Politicians, police and frontline workers are questioning the abrupt closing of a drop-in centre and pre-employment program for sex workers in Victoria.
Crippling funding cuts forced the non-profit society PEERS to close its centre and cut its Elements pre-employment program. The organization’s day and night outreach programs will continue.
“I’m quite surprised, given the issue of violence against women was at the forefront of discussions with the government in recent months,” said Maurine Karagianis, MLA for Esquimalt-Royal Roads.
“The government assured us they were going to follow through on the recommendations of Wally Oppal on things just like this. … Instead, they seem paralyzed to make any progress.”
In his 2012 Report of the Missing Women Commission of Inquiry, Oppal urged the B.C. government to commit to provide funding to existing centres that offer emergency services to women engaged in the sex trade so the centres could stay open 24 hours a day.
“It’s not acceptable to turn a blind eye to these women in the sex trade who are most vulnerable to violence,” Karagianis said.
PEERS serves 515 clients a year, about 80 per cent of whom are women, said executive director Marion Little.
As a stop-gap measure while the drop-in centre is closed, AIDS Vancouver Island has opened its café at the Access Health Centre at 713 Johnson St. to PEERS staff and clients to meet on Wednesday afternoons.
Little said donations have started coming in to help revive the centre. If sufficient money is raised, the centre could reopen for even one day a week, she said.
Karagianis said she and Michelle Mungall, the NDP opposition critic for the Ministry of Social Development, will raise the issue of the PEERS program’s closing with the government, and will reach out to the PEERS board to offer help.
PEERS has struggled since its core funding was shifted from federal to provincial jurisdiction six years ago. Its undoing came when funding moved to a subcontract through the Employment Program of B.C., and it was forced to fit its services to meet a fee-for-service billing model. This required that PEERS provide detailed personal information for its services, even though the society worked to support sex workers unconditionally and protect their confidentiality.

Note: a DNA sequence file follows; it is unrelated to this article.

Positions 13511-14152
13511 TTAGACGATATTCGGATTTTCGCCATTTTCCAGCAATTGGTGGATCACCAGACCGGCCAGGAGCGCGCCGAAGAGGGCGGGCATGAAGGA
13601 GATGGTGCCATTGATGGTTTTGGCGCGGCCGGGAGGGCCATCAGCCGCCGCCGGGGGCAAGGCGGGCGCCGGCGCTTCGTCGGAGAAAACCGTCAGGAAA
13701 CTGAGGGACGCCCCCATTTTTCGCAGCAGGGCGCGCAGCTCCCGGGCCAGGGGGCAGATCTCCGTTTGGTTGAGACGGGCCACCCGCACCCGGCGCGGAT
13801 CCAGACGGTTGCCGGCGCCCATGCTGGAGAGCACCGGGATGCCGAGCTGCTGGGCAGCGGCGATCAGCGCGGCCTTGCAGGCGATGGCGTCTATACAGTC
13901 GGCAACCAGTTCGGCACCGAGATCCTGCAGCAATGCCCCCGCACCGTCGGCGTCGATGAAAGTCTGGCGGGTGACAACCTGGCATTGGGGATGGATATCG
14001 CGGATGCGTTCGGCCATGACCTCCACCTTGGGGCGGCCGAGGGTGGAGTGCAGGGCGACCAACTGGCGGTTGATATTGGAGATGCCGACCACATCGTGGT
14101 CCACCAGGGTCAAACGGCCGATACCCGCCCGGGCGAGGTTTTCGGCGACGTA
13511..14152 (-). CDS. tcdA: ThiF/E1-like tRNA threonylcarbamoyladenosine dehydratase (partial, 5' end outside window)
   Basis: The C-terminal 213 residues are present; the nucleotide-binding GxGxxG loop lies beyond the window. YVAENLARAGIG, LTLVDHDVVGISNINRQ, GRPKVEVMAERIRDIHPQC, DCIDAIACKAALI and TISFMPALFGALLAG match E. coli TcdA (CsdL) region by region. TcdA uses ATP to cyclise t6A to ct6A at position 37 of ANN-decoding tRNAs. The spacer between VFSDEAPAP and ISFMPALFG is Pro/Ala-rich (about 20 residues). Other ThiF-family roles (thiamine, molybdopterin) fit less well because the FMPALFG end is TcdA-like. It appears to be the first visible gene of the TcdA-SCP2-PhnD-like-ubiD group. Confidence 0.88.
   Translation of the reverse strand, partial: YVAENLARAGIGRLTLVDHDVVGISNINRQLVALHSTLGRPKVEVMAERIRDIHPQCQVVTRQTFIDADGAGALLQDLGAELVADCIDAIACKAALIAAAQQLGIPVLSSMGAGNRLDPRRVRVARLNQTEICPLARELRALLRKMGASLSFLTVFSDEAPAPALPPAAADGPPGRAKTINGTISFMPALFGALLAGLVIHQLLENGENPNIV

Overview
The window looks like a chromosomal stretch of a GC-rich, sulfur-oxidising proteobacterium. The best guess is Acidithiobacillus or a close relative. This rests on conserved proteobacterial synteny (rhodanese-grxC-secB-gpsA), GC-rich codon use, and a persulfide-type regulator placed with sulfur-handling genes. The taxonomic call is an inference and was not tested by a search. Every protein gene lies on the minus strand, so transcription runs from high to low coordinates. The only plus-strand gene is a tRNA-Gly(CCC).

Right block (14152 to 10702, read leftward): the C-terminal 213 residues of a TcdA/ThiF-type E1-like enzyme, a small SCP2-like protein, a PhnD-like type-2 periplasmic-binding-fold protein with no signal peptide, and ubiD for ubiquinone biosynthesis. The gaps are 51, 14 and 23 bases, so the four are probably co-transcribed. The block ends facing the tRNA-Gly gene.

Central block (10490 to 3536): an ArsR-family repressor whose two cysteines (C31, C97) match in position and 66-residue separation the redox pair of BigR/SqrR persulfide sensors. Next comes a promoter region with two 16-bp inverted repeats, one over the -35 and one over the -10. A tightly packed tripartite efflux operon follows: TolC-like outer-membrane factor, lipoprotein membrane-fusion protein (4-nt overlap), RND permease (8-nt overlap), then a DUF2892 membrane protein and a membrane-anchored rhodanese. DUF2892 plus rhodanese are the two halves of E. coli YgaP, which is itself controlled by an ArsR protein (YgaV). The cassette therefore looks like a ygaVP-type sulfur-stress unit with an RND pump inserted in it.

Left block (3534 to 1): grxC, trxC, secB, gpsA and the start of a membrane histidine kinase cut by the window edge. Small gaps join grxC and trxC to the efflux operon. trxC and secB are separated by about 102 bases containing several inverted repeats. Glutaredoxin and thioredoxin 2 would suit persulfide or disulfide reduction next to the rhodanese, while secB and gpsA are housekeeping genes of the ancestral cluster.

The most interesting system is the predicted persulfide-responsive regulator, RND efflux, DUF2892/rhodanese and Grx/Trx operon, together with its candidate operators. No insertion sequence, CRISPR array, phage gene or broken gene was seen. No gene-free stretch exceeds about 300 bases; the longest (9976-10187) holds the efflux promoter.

In a statement Tuesday, Social Development Minister Don McRae said sex workers would still have access to employment programs. “PEERS was a sub-contractor of the contracted service providers in Victoria, who have confirmed that there will be no disruption to services as a result of PEERS withdrawing its employment-related programs,” McRae said. He did not explain how such services would be provided.
Victoria police are concerned its officers might feel the effects of PEERS’s reductions in service, “as the [sex] workers may not be as well-informed, cared for and supported, potentially leaving them more susceptible to exploitation and abuse,” said Det. Sgt. Todd Wellman, supervisor of the Special Victims Unit.
He said PEERS acts as a conduit between sex trade workers and police, building a sense of trust. “With them, we’ve helped build a safe place for sex trade workers to report crimes.”
In a recent example, police knew that a sex trade worker, who was the victim of an aggravated assault, was hesitant to report it. PEERS encouraged the woman to come forward.
“PEERS supported the worker through the process and we actually conducted our interview at PEERS, whereas we would likely not have obtained a statement from the victim [otherwise] as she was not comfortable attending the police station,” Wellman said.
Kristen Kvakic, director of programs at AIDS Vancouver Island, said the organization has worked closely with PEERS over the years and can’t see how its services will be replaced.
“PEERS provides a specialized, niche service. I’m not sure anyone can pick up that work,” she said.
“When people say this program changed my life or saved my life, and then it’s gone, it’s heart-breaking.”